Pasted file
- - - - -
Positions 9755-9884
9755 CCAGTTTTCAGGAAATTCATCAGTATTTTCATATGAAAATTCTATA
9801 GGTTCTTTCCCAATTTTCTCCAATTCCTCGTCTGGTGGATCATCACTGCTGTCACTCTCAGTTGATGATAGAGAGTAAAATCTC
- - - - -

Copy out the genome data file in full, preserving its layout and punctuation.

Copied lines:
Positions 9755-9884
9755 CCAGTTTTCAGGAAATTCATCAGTATTTTCATATGAAAATTCTATA
9801 GGTTCTTTCCCAATTTTCTCCAATTCCTCGTCTGGTGGATCATCACTGCTGTCACTCTCAGTTGATGATAGAGAGTAAAATCTC